A single traumatic event can occur almost anywhere. Prolonged, repeated trauma, by contrast, occurs only in circumstances of captivity. When the victim is free to escape, she will not be abused a second time; repeated trauma occurs only when the victim is a prisoner, unable to flee, and under the control of the perpetrator. Such conditions obviously occur in prisons, concentration camps, and slave labor camps. These conditions may also exist in religious cults, in brothels and other institutions of organized sexual exploitation, and in families.
People subjected to prolonged, repeated trauma develop an insidious, progressive form of post-traumatic stress disorder, that invades and erodes the personality. . . . Even after release from captivity, the victim cannot assume her former identity. . . . These staggering psychological losses can result in a tenacious state of depression. . . . The chronic hyperarousal and intrusive symptoms of post-traumatic stress disorder fuse with the vegetative symptoms of depression, producing what Nederland calls the "survivor triad" of insomnia, nightmares, and psychosomatic complaints. The dissociative symptoms of the disorder merge with the concentration difficulties of depression. The paralysis of chronic trauma merge with the apathy and helplessness of depression. The disruption in attachment of chronic trauma reinforces the isolation of depression. The debased self-image of chronic trauma fuels the guilty ruminations of depression. . . . The intense anger of the imprisoned person also adds to the depressive burden. . . . The survivor may direct her rage and hatred against herself."
Some questions from kiparui
What was/were the cause(s) of your cptsd?
A violently abusive childhood, coupled with severe neglect. I'm going to put the autobiography at the end of this post; there's no way I can answer the questions after putting all that down on paper. (Well, onscreen.)
What different psychiatric approaches have you used to address your cptsd? What were the results like?
When Prozac first came out, I was in grad school -- I took it for about 8 months. Its only noticeable effect on me was to let me sleep, which I'm not complaining about; I'm a lifelong insomniac. For the past four years I've been taking Effexor; it has made an enormous difference in my daily life. It doesn't keep the depression away entirely, but it does moderate it. At one point a psychiatrist added Welbutrin to the mix, and I ended up a complete teary wreck. At work -- not good.
What different psychological approaches have you used to address your cptsd? What were the results like?
I've been in and out of therapy ever since I turned 21 -- it was my birthday present to myself. At that point -- 1980 -- PTSD was not well understood. As various issues came up, I would go back into therapy, dealing with the past and the present a chunk at a time. I've dealt with two well-trained pastoral counselors (ministers who also had degrees in psychology), a Jungian trainee, and various eclectic people. I'm more Jungian than anything else; Jung explains so much about who I am in ways that are much more accurate than Freud's formulations. If I were doing therapy as a professional, I would be eclectic too -- and I love narrative psychology; I've considered getting a degree in it.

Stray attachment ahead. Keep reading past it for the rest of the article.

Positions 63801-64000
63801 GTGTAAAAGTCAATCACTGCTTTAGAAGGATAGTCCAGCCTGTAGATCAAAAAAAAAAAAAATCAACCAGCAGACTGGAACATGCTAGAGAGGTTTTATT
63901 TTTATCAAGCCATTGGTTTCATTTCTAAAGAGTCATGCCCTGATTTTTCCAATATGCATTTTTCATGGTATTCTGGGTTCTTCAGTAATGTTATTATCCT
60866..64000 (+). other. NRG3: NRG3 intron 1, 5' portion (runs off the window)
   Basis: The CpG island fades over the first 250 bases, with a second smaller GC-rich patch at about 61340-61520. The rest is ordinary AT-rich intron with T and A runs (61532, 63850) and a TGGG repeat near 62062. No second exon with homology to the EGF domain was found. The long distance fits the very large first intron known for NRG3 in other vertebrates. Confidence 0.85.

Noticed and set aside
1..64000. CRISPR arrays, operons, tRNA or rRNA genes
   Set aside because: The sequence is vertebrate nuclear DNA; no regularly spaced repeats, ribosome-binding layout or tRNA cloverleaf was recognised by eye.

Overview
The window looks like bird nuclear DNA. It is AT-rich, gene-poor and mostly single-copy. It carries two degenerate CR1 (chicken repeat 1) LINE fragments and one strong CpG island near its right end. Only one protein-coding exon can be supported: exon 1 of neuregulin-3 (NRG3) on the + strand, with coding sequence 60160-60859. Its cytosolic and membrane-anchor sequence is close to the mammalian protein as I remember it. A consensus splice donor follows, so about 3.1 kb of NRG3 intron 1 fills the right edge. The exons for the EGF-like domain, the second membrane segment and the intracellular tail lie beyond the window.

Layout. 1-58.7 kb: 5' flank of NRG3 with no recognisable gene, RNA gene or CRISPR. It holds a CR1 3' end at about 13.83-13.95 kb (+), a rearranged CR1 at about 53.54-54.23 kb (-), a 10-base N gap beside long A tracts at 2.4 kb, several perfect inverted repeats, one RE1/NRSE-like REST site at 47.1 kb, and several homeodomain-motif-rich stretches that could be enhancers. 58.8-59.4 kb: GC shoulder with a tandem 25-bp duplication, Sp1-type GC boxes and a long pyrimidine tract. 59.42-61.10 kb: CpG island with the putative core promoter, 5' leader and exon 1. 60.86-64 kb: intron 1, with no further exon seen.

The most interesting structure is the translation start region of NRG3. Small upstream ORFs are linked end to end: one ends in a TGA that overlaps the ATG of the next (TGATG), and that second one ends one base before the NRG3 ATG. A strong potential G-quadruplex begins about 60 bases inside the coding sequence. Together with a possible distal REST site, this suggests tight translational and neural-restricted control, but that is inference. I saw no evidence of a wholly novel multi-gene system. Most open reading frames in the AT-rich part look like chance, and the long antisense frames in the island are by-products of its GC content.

As a result, I'm actually a mostly functioning person. I'm in a healthy, loving relationship. I have not killed myself. I mostly am fine. The PTSD comes back at times of stress, of course, but I live, love, work, and play. That's an amazing acomplishment.
Were there any approaches that worked much better or worse than others?
The drugs help. The various approaches have all helped, mainly because I've insisted on getting good, intelligent, skilled therapists, and I work damned hard. I do think that recognizing the PTSD component in this (maybe ten years ago?) has been very helpful. It made sense of so many things that otherwise just didn't fit.
What have been the most valuable things you've drawn from Herman's writings? Why?
Everything she says is something I recognize -- and having that external validation after such a brutal childhood has been incredibly strengthening. I can trust my own experience. I can see the ways through this.
The other thing I have to say: stories saved my life. I owe as much to certain authors, living and dead, as to my wonderful therapists. They gave me a family, ways to behave, hope that I could survive, strategies for dealing with the horror, a reason to go on -- so I could live to tell the truth. I would not be here without them.
Also, I am disabling comments on this post. You can email me if you really want to say something, or feel free to ask about PTSD in its many forms.
In the first five years of my parents’ marriage, they had four babies and moved 13 times, living in Pennsylvania, Virginia, and twice moving all the way to Florida and back. Even during her pregnancies, my mother was always working as an RN. The six weeks she took off when I was born was her longest break from work until she finally retired in her 60s.
It’s terrible to think of the chaos and stress of that early household: babies wailing, bill collectors calling, possessions lying heaped in boxes, my parents screaming at each other and us. When she was home, my mother took care of us; when she was working, my father and various babysitters did. Or didn’t.
The night I was born, while my mother was in labor, my father was flirting and playing cards with a student nurse. He rejected me instantly because I wasn't a boy - something I never heard until I was an adult, but I didn't need to know when it started. I knew from the beginning.
And the beginning was hunger. Something went wrong with my nursing, or never got started right. Maybe my mother was too stressed to have enough milk, maybe her and my father's heavy smoking affected it. It could be because I have a neurological impairment called dyspraxia ("clumsy child syndrome"), which makes me clumsy, uncoordinated, and physically slow. That sometimes causes problems with nursing, but there's no way to tell if it's a result of what was done to me, or was born with me. But from the beginning I wasn't getting enough food to live. It's impossible for anyone to believe who sees me now, but I was a small baby, and I stayed small and skinny right up through adolescence. I'm still almost three inches shorter than my mother, who is of average height. My father was almost 6 feet. Whatever the reason was, I was hungry and wailing in misery. And so when I was five days old, my mother put me on solid food. She started giving me what my 18-month-old sister Lisa was eating.